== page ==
Eroticism – does it still exist in contemporary art? If so, in what form?
To find an answer to the question, we should take into consideration the relationship between eroticism and sensuality, an intrinsic relation that is hard to separate from each other. Erotic desire, if we are to consider it outside the artistic field, is essentially aroused by sensuality. And when translating this reaction into the analysis of artistic creations, the question arises: does sensuality still exist in the representations of the body in contemporary art?
On a closer inspection we find that, lately, the treating of the body becomes almost obsessively equivalent with treating it as an object. Of course, it’s not a question of change in paradigm that would’ve happened during postmodernism. Taking into consideration the artistic works meant for the general public during the years, the representation of the body as an object becomes prominent with the Rococo. Thus we take into account Boucher’s paintings, in which the female nude evidently becomes strictly a representation of sexual desire. If this type of representation still offers a bit of mystery for our society, it is not because of the way the body is represented. It’s much more the scenography, the voluptuous portrayal of the bedding, the luxurious drapery, which now may seem excessive, topped by the obsession for splendor that is characteristic for Rococo. Thus, this type of painting becomes a fetish through the fascination that it brings forth with its environment, which is almost exotic – an exoticism that is the result of the impossibility of finding a similar scene in our times, in our surrounding reality. Worth mentioning is also the fascination for the painting itself, which in this era is not yet separated from the object it represents. In this way, the preoccupation with the body intertwines with the fascination for the color, leaving the body to dominate through modality of representation.
This fascination for the pornographic representation still considered erotic, because of its historical transformation into exoticism, disappears when we take into consideration Courbet and his The Origin of the World. In this case we are only dealing with realism, which is programmatically retracting from any type of metaphor, furthermore transforming the body into an object from an intellectualized perspective. The desire to represent the body without any use of metaphor, just for the sake of it being an object of desire also becomes a representation of an object that happens to be the female body, a source of pleasure, and only after that a source of life. The transformation of the body into an object is caused by the impossibility to identify that body as being unique, the Lover, the one and only, subject of desire and obsession. Nothing metaphysical here. Just flesh and function. Mostly function. Though there’s the case of the impressionists (Degas’ nudes, Manet’s The Luncheon on the Grass), where metaphor is elided, where we won’t see a reference to the function of the body, only its nude presence, as pretext to demonstrate the artistic perfection of the painting.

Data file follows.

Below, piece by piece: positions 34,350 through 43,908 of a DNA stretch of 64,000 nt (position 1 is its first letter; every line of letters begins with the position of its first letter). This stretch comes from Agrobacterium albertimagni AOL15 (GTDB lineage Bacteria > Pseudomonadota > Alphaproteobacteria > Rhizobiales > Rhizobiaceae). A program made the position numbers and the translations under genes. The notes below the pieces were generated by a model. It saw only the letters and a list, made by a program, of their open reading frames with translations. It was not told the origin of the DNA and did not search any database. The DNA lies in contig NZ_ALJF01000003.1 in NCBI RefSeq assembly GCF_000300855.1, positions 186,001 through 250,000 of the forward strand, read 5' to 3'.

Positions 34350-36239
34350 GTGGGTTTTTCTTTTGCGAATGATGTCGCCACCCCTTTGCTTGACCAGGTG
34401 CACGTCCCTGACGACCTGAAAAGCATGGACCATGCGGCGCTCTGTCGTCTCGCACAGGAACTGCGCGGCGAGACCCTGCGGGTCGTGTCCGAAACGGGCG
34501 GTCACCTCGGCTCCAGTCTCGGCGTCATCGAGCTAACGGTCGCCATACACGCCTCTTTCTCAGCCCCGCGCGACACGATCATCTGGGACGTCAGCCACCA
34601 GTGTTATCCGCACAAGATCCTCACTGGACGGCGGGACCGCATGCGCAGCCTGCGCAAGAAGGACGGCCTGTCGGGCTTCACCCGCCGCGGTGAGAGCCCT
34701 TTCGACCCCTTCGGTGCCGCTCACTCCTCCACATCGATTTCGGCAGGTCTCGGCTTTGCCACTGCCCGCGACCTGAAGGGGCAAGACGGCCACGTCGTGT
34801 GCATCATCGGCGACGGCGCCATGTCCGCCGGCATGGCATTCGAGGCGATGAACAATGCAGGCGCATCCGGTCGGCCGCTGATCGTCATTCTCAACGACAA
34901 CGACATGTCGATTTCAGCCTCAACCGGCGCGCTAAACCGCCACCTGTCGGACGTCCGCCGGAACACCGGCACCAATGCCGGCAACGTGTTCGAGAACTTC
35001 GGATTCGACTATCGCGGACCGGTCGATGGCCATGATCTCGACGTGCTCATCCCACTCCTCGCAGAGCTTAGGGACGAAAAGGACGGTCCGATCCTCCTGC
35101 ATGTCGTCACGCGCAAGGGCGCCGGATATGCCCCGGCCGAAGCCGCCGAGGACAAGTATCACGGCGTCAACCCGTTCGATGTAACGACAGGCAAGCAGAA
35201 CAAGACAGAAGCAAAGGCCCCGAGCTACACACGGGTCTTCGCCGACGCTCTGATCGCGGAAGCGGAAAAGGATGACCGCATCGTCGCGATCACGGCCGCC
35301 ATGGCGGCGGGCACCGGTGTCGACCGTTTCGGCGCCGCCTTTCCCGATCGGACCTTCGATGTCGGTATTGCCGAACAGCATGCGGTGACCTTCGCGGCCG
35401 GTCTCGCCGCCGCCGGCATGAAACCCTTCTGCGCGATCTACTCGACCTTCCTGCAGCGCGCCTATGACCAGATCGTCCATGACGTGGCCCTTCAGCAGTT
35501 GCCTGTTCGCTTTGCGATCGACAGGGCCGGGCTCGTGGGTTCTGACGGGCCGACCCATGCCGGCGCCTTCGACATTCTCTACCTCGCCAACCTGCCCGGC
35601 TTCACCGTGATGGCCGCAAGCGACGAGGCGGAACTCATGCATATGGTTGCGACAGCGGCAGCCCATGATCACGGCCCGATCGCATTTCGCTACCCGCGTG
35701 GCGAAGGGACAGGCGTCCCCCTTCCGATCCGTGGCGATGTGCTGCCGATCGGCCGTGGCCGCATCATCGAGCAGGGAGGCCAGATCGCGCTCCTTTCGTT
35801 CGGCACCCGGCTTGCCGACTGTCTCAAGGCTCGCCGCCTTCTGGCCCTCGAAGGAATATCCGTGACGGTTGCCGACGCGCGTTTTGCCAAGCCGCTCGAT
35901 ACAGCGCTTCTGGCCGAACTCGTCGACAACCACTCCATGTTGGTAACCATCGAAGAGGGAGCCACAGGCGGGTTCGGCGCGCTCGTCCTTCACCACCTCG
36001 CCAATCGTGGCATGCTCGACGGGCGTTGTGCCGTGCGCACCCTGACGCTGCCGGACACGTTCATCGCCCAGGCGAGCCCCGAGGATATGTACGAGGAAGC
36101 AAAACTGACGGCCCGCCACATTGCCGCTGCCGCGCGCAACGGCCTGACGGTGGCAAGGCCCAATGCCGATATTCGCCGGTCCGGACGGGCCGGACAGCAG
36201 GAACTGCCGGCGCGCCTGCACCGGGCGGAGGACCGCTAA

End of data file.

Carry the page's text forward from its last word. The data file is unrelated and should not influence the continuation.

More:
Courbet’s representation can be considered symptomatic and representative for the way the portrayal of the human body is understood, especially the female one (we shall not get into the eternal debate regarding why it is almost always the female nude the object of desire), an object lacking sensuality, which fades in its sexual function. Yes, function, not desire!
The avant-garde period is significant from another point of view, which will establish an important step in the way in which the visual subject will later be treated. We are talking about an entire obsession for technique and ways of visual representation, manifested in different ways. In this rush to find the new, the representation of the so-called classical portrayal of the body is abolished, thus also abandoning the attempt of its sensual representation. Still, sensuality does not disappear altogether. Works of art still need to raise the interest of the public, or in other words, to seduce it. How can this be done without the presence of the nude? Through fascination for the technique. Through the pleasure of searching for new forms of representation: the delight in finding multiple angles of depiction of the structure in Cubism (including of the body, which once deformed until the point of unrecognizability, cannot arouse desire); the pleasure of searching for the representation of speed in futurism (including Marinetti’s Manifesto, the rejection of history, museums and anything that meant art having a connection to the past, including the nude); the pleasure in strict analysis of the form and/or color in the case of Kandinsky, Klee or Constructivism. Sensuality, passion and pleasure are shifted in this tumult towards the technique of the rendering of the work of art, fascinating not only the creator of the work in his frenzy of creative act, but also the viewer, through the richness and tension built up by the artist’s pursuit.